Hegel’s way of leveling the boundaries of separateness caused many disagreeing thoughts to arise in Kierkegaard. Kierkegaard titled his book Either/Or as an insult to Hegel’s philosophy. In our text, Palmer states “Hegel collapsed the distinction between the “either” and the “or” and also abolished the difference between epistemology and ontology by asserting “the Rational is the Real and the Real is the Rational.”” Kierkegaard opposed Hegel’s reasoning’s because he believed existence and thought to be separate, Kierkegaard claimed “existence is the one thing that cannot be thought.” To reach the Rational, thought must be applied; once one beholds what they feel is rational they reach a state of peace, and thoughts begin to cease, the mind enjoys what it has found to be real. And isn’t it our mind that acknowledges what is real? The senses are tools that provide the mind with information about the outside world. In one way it appears that our existence relies on our ability to think. Survival can depend on our thinking abilities, and so can the amount of freedom and happiness we are able to experience within our life. The thoughts we have influence the way in which we live. The unconscious is a source from which many thoughts form, and is an aspect of our psyche that is waiting to be brought into awareness. Carl Jung described everything in the unconscious as “seeking outward manifestation, he thought even the personality desires to evolve out of its unconscious conditions and to experience itself as a whole.” If thought is what creates matter to manifest then existence as we experience it, physically, would rely on thought. What we seek in this world is often a state of mind. Now if we consider existence more in the context of being and of awareness, like a pure energy, or the source of life, in all of life, it would be thoughtless due to containing all of the knowledge that is. Similar to the concept of God being beyond time. We have many reasons to believe we are made in our Creator’s image, if the creator stands outside of time experiencing a greater reality either unknown or forgotten to us, our more real reality would be one of the same. Kurt Godel, is considered to be one of the greatest logicians of the 20th century, he published a paper in 1949 proving possible worlds exist in which time, as we know it, does not exist. Physicists have searched for error in Godel’s work and have been unsuccessful in doing so.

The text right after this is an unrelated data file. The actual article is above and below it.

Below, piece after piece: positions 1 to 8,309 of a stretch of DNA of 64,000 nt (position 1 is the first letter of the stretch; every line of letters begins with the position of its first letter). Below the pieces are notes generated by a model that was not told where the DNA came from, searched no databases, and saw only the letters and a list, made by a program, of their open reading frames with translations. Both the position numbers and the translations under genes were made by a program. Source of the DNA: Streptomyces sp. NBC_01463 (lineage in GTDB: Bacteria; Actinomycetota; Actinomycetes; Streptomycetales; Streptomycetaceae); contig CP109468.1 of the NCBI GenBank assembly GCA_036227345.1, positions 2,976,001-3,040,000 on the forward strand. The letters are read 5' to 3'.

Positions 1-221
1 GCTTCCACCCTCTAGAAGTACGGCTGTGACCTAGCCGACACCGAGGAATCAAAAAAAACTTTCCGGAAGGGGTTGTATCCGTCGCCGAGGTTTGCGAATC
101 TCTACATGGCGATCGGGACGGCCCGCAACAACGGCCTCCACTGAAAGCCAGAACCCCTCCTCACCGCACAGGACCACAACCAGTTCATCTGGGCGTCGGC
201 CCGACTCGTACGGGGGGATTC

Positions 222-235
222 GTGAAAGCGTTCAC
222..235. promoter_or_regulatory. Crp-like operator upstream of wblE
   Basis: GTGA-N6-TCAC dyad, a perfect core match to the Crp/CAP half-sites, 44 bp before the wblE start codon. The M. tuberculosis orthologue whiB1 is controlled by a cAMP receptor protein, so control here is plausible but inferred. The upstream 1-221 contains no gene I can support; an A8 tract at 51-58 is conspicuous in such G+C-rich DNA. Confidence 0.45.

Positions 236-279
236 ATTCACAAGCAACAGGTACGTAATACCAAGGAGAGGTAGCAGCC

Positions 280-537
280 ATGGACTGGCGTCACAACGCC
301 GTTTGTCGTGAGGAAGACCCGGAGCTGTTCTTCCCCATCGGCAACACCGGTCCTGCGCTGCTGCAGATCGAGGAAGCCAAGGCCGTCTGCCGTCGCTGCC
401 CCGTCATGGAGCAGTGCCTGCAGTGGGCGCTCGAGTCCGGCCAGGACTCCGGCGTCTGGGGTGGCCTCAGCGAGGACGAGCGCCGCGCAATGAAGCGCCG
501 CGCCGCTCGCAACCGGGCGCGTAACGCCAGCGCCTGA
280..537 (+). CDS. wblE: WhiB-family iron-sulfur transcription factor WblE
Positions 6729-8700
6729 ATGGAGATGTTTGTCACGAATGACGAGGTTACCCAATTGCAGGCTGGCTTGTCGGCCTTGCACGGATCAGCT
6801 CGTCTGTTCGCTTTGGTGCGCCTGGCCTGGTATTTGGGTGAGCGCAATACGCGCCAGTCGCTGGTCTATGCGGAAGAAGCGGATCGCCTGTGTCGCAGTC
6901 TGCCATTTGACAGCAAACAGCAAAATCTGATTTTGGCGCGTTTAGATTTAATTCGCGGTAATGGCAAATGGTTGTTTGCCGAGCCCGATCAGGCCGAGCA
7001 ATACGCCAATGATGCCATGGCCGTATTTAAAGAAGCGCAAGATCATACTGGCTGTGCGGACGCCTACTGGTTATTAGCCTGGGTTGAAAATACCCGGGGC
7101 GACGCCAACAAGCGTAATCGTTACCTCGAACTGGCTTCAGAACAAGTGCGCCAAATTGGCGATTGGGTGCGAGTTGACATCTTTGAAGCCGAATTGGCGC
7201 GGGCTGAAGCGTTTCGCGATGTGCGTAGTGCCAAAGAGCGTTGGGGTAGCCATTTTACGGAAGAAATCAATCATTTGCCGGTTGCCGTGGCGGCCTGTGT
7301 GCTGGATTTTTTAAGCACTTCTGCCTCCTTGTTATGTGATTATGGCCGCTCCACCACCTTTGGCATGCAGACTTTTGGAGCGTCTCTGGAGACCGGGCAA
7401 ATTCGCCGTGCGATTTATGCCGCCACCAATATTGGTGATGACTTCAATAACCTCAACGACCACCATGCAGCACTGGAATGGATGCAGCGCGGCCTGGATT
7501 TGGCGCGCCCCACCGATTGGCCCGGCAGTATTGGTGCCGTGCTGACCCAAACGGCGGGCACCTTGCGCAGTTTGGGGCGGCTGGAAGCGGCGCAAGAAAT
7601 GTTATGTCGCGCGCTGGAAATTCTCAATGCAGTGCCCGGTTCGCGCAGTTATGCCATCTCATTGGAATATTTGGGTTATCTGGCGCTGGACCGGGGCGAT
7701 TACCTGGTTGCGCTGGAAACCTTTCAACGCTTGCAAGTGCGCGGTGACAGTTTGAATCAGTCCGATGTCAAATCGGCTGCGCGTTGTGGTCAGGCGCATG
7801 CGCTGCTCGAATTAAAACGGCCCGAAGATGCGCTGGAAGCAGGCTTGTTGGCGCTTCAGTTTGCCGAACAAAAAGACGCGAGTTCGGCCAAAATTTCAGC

I want to share one more of Hegel’s insights before ending this paper. His theories on self-consciousness remind me of when I first started paying attention to the fact that I am able to observe my thoughts. “Self-consciousness has before it another self-consciousness; it has come outside itself” explains Hegel. We are aware of an aspect we consider to be the individual self, while also being aware of a larger consciousness, one that our individual consciousness quite often converses with. How could we be conscious of our own consciousness if we are not connected to something greater? Jung also believed in a collective unconscious, one that is “a fundamental connectedness that we all share within the mind, such as in dreams,” he also “found God to be one of the most immediate experiences.” What we consider being conscious could very well be constant contact with an idea of God that is much larger than we are led to believe.
Hegel, G.W.F. (1807). The Phenomenology of Mind. Retrieved from website: https://www.marxists.org/reference/archive/hegel/works/ph/phconten.htm
Introduction to Idealism Philosophy of Hegel. Retrieved from website: http://www.spaceandmotion.com/Philosophy-Georg-Hegel.htm
Jung, Carl. (1989). Memories, Dreams, Reflections. Vintage Books. New York.
Palmer, Donald. (2013). Looking at Philosophy. The McGraw-Hill Companies Inc.
Wilcock, David. (2013). The Synchronicity Key. Penguin Group; New York, New York.
Wolff, Milo. Online biography. Retrieved from website: http://www.spaceandmotion.com/Wolff-Biography.htm
Yourgrau, Palle. (2005). A World Without Time, The Forgotten Legacy of Godel and Einstein. Basic Books. Printed in U.S.A.